In most of the Southern Mediterranean Countries the choice of (photovoltaic) PV technology for the electricity decarbonization is usually the most appropriate.

The H2 local applications take priority, where the greater volumes of demand allow to bear the H2 production costs in the short-medium term.

The widespread applications require greater in-depth analysis, both for the volumes involved and for the safety issues related to the H2 storage and distribution, also due to the lack of technical standards for the authorization of construction and operation.

Some proposals have already been presented to the Italian Ministry of Economic Development, for building an “Important Project of Common European Interest” (IPCEI) to enhance the opportunities of H2 uses as part of the industrial policy initiatives promoted by the Italian Government in cooperation with other EU Member States and the European Commission.

Among these, one proposal concerns the feasibility study of an integrated plant for the use of hydrogen produced with electricity generated by a PV plant dedicated to powering an electrolyzer, which would increase the penetration of renewable sources in uses so far powered exclusively by fossil fuels, such as high temperature thermal uses (> 200 °C).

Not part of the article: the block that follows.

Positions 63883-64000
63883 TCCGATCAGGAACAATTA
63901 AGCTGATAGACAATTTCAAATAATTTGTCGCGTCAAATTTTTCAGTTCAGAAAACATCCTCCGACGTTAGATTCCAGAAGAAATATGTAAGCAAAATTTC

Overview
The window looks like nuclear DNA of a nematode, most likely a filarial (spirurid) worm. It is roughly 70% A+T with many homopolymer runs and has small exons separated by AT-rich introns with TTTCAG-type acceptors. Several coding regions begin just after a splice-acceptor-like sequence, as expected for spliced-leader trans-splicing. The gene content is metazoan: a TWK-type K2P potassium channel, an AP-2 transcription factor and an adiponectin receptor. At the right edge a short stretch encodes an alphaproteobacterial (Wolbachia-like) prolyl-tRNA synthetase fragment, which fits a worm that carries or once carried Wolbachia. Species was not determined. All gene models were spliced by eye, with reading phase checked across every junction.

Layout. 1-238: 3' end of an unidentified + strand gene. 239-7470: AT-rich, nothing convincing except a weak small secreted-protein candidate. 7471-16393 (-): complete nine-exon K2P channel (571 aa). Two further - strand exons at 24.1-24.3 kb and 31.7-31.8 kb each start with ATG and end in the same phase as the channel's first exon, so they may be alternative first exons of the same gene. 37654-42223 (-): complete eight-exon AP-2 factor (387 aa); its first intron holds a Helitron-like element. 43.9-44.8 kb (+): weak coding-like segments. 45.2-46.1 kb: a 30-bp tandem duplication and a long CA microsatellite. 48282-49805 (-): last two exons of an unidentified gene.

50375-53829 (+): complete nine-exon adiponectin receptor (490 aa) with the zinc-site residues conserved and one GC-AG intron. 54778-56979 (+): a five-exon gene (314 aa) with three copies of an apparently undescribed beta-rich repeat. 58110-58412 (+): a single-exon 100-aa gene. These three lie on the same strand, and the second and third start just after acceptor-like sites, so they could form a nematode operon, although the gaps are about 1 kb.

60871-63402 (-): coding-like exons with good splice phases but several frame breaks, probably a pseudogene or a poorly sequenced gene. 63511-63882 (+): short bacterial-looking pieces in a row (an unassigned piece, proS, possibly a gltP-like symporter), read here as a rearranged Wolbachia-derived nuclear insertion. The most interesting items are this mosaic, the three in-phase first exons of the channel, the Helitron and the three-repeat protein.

Since hydrogen can be produced electrolytically even using sea water, this type of application would be replicable throughout the Mediterranean.

The project hypothesis is based on the innovative use of mature technologies, to accelerate development times, evaluating the possibility of adopting components already industrialized and available on the market to produce H2, reducing performance risks and development costs.

The proposal concerns:

  • The Feasibility Study for the construction and location of an integrated hub for green H2 production and connection to a selected end use and to national grids (gas and electricity), comprising four sections:

o Photovoltaic power generation plant dedicated to the H2 production.

o Electric Storage System and Electricity System Integration, to regulate the feeding of the electrolyzer system.

o Electrolyzer System for H2 production

o Hydrogen delivery system directly to the end use

The feasibility study will identify a list of possible end uses of H2 and related possible locations, by considering the context in which H2 can be set, depending on topology of the existing electricity and gas infrastructures, the potential industrial end use sites and the climatic characteristics, as well as the engineering choices for the optimal management of the hydrogen supply (risk analysis, stability, adjustment).